Safety with a Smile
UI biosafety officer emphasizes preparation and training to protect people in and out of the lab
University research often requires working with potentially dangerous materials: bacteria and viruses, laboratory-manipulated nucleic acids, tissues from humans and animals, and more.
Audrey Harris’ job is to make sure people, animals, plants and the environment outside of the lab stay safe from these potential hazards. As the University of Idaho’s biosafety officer, Harris helps researchers learn techniques and follow protocols to reduce risk to themselves and others.
“Research has to use biohazardous material. You can’t get away from it,” said Harris, whose role falls under the Office of Research Assurances in the Office of Research and Economic Development. “But doing so in a responsible and safe manner is what I’m all about.”
Harris’ background gives her hands-on experience in laboratory safety practices. While earning her bachelor’s in animal science from Washington State University, she worked in a research lab and learned good lab practices for handling radioactive materials and biohazards. After graduation, she worked as a vivarium manager at WSU, then spent six years managing UI’s Laboratory Animal Research Facility.
“I really have been brought up in the safety culture, so it’s kind of innate in me,” she said. “In this job I get to help people be safe and help them find ways to do things in a safe manner.”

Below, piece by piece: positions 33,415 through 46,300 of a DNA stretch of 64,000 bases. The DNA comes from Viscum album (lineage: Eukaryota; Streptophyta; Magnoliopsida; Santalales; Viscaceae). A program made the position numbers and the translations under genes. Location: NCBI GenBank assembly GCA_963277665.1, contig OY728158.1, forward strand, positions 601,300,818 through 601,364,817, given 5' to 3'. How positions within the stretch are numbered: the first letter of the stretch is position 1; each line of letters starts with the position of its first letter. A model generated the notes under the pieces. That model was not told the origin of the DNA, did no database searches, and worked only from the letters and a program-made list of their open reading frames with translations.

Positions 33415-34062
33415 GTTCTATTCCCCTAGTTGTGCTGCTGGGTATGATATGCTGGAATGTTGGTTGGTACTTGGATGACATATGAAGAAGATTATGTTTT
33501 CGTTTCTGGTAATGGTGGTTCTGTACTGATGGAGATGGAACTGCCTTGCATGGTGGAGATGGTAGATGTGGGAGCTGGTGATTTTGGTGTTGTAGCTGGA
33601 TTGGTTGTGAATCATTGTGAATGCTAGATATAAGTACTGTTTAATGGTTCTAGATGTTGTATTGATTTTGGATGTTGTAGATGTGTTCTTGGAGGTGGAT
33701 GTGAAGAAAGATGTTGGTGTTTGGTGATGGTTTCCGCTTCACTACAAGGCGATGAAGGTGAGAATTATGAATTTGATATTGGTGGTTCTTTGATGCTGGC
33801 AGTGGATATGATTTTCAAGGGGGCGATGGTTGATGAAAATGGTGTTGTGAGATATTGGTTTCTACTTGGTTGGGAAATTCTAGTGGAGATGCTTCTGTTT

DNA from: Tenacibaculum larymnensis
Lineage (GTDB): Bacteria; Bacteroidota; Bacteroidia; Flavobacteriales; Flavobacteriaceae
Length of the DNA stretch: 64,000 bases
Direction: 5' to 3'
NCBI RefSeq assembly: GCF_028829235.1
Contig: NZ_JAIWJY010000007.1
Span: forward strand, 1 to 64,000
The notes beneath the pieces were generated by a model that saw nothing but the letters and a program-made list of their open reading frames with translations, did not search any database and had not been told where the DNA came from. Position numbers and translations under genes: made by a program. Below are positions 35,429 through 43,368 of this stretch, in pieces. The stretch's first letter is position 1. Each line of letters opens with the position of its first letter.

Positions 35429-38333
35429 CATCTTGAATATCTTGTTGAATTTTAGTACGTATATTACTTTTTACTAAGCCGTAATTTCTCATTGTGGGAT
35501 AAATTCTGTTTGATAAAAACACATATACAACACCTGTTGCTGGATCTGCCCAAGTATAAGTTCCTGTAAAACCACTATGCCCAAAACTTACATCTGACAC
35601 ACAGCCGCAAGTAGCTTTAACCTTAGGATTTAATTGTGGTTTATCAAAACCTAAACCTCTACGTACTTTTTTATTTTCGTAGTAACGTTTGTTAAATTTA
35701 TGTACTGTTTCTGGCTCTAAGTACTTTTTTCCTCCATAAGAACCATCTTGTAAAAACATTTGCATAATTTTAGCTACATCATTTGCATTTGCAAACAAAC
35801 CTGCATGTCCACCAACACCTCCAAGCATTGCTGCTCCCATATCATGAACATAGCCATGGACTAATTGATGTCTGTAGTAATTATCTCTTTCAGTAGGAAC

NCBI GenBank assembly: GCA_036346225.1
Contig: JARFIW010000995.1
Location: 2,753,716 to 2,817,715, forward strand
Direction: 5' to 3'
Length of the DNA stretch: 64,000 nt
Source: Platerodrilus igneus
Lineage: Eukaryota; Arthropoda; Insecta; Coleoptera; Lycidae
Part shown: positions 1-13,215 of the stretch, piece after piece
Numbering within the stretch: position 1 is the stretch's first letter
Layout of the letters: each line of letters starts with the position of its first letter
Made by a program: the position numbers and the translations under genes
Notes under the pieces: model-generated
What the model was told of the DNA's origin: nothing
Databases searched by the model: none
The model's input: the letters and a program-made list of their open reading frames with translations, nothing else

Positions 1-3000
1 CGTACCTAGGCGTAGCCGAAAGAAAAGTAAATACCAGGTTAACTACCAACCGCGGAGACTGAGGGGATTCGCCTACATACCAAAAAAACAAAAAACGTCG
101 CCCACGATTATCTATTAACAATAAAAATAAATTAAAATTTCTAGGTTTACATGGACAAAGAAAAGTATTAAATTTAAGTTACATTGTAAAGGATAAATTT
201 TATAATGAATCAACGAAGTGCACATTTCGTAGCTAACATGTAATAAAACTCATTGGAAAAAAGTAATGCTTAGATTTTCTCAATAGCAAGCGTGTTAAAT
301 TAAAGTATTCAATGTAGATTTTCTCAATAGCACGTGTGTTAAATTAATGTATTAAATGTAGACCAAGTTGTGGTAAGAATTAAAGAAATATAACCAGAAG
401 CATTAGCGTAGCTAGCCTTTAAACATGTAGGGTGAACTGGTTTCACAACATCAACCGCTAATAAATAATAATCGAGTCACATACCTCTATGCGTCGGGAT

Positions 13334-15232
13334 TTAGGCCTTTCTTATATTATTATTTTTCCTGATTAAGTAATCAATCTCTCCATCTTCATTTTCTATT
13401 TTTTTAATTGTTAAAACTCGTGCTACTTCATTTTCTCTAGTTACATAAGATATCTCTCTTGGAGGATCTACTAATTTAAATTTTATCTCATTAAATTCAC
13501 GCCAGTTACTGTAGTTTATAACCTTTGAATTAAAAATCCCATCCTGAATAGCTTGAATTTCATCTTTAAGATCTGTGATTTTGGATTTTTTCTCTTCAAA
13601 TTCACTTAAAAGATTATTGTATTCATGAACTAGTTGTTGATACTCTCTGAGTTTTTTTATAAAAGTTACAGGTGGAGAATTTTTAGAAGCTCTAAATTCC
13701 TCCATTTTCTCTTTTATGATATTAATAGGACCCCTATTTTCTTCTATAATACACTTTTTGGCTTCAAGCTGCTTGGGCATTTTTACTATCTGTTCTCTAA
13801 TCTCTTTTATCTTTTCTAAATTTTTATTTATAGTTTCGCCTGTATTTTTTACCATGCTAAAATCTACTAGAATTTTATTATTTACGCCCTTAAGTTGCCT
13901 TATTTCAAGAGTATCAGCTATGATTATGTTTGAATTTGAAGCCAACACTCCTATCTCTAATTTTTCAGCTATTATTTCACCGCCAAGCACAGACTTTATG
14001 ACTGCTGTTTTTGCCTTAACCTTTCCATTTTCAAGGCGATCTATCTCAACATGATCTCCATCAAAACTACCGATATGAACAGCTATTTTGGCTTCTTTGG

Harris became biosafety officer in July 2016. In the past year, she’s invested herself in updating UI’s biosafety processes and procedures while getting to know researchers and being part of the Institutional Biosafety Committee. She also serves as the ORA’s second-in-command, filling in when the director is unavailable.
She values building friendly working relationships with faculty and staff, and gaining understanding of each project’s unique challenges.
“I’ve always thrived on challenge, and this field is very broad and so vast that no one can be an expert in everything in it,” she said. “Every day is a new challenge and has new things for me to learn about.”
Harris spreads her knowledge to others through frequent trainings.
Harris offers regular biosafety trainings for faculty, staff and students, and researchers can request additional sessions. She works with Environmental Health and Safety to offer other lab-related trainings as well, such as safe handling of sharps.
She and campus veterinarian Peter Autenried are collaborating to prepare trainings to help people better understand the risks posed by zoonotic diseases, which spread from animals to humans.
She’s also preparing job hazards analyses, which determine ahead of time what risks new employees may encounter in a lab, so they can be trained in advance — taking the burden off supervisors.
Likewise, she’s working with UI’s Office of Sponsored Programs to improve methods for reviewing projects for biohazard potential before they’re funded, which gives researchers time to complete administrative preparations before their grants arrive.
Harris emphasizes that while much of her job is ensuring people comply with university and federal rules regarding biohazardous material, her relationships with researchers are about assistance and support. When accidents do happen, she helps find solutions to prevent them from happening again.
“I enjoy being that resource for people, and if I don’t know the answer, I’m happy to help them find it,” she said. “I like problem solving — complex problems are great.”
Need training or more info about biosafety at UI?
Email Audrey Harris at email@example.com. For 24-hour emergency biosafety response, call 208-885-4054.